The word "grammar" may also be used to mean the terminology in which that description is formulated. Again this can serve a useful purpose. It can provide a commonly understood vocabulary which enables teacher and learner to talk about language, and clarify the language patterns and systems they have put into practice.
The process develops through cycles of practice, use, explanation, re-use andor extended use depending on the level of understanding the learners have and need. In class learners may need to identify verbs and nouns in the language they are learning but few need to know at first that le mien, le tien, le sien are possessive disjunctive pronouns. The use of grammatical terminology grows with grammatical understanding; it does not necessarily, of itself and out of context, lead to understanding and subsequent competent language use.
Grammar commonly also refers to grammar rules, the rules to which the language operates, and to the patterns created by those rules. Knowing a rule of grammar can also help learners, provided they are familiar with the terminology and have used the language to which it refers. Try to express a thought by working from the rule to the communication, and fluency crumbles.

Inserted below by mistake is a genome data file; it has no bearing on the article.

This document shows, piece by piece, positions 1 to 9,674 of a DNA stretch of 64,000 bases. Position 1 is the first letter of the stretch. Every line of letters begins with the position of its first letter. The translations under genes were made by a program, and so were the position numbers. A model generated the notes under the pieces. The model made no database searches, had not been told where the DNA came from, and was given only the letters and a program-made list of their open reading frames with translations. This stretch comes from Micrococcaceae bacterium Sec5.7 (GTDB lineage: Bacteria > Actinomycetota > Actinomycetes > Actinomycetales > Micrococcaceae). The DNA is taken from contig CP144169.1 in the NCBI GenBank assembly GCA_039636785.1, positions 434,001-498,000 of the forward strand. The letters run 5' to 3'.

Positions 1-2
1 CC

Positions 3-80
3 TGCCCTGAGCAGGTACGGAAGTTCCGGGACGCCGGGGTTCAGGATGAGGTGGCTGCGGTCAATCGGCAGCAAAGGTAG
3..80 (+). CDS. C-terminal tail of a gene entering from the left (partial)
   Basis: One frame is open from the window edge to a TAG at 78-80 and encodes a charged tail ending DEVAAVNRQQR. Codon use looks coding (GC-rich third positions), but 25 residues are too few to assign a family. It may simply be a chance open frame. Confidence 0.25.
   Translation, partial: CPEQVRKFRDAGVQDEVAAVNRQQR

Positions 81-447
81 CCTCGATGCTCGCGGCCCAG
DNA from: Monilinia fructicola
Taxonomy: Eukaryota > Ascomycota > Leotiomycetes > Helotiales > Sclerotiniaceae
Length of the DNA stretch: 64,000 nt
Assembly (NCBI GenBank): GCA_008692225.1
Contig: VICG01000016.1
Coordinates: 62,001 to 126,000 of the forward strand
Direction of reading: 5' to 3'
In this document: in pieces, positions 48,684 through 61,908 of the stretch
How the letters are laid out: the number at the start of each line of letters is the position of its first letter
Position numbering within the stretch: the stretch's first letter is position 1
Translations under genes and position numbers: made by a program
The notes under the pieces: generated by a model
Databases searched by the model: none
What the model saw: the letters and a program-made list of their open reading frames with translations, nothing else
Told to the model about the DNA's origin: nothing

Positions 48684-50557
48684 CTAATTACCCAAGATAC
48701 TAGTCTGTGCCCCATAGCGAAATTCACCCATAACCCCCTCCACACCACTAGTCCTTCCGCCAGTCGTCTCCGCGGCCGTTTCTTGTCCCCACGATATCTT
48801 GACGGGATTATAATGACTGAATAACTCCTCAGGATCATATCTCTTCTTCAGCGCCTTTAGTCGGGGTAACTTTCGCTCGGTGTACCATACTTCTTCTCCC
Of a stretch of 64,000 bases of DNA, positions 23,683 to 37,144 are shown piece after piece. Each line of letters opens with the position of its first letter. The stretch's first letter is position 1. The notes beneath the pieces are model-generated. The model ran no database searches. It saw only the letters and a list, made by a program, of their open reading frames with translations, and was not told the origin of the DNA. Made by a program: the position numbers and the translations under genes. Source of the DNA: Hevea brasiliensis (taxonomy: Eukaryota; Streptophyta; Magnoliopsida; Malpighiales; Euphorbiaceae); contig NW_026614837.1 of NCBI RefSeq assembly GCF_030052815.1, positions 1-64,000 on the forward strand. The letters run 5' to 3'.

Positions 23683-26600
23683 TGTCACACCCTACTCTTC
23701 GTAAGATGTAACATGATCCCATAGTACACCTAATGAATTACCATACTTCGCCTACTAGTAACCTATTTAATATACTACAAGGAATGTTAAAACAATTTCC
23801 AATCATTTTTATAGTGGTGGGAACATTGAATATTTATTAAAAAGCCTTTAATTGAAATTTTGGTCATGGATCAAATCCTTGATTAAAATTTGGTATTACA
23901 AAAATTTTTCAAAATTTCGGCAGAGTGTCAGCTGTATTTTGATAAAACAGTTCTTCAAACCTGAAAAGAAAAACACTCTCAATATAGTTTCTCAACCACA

This is not to say that grammar rules cannot be used to generate language: they can. At issue is what kind of language use we envisage. If we are aiming at fluency in a given situation then the emphasis is best placed on communicating the meaning, rather than being too concerned during the process with the form of the message. If we are aiming at presenting and practising language patterns we can concentrate on learners operating within prescribed grammatical rules.
Much discussion about learners' ability or inability to apply grammar rules confuses these two aims. It seems that the two can co-exist happily and indeed need to complement each other. Communicating meaning automatically involves the implementation of some grammatical rule, albeit with error, necessary for learning to take place. In school, practising the application of grammatical rules in contexts which continue to convey meaning and are not entirely unreal exercises, can enhance understanding and, as far as we know and if put into use, lead to greater communicative competence.
Systematic practice of patterns in both speech and writing, and freedom to experiment in order to convey a message in either medium should be offered to all learners; but since learners differ and since learning goes through different stages we cannot automatically and without thought offer the same mixture to all.
Melanie Phillips, All Must Have Prizes. Little, Brown, 1996 Grammar! edited by King L, Boaks P. Centre for Information on Language Teaching and Research, 1994.
Barry Jones is a principal lecturer at Homerton College, Cambridge